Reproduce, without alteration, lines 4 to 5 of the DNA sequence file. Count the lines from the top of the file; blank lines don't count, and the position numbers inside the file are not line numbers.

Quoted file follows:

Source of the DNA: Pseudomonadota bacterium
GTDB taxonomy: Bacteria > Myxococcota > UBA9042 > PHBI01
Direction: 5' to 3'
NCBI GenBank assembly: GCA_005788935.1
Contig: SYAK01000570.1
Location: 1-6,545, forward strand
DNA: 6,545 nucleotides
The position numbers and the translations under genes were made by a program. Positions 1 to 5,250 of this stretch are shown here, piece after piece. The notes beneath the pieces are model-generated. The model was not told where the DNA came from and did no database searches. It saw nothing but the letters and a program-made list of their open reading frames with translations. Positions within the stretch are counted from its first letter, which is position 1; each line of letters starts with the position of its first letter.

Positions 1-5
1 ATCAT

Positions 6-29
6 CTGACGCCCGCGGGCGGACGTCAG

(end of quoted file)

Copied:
NCBI GenBank assembly: GCA_005788935.1
Contig: SYAK01000570.1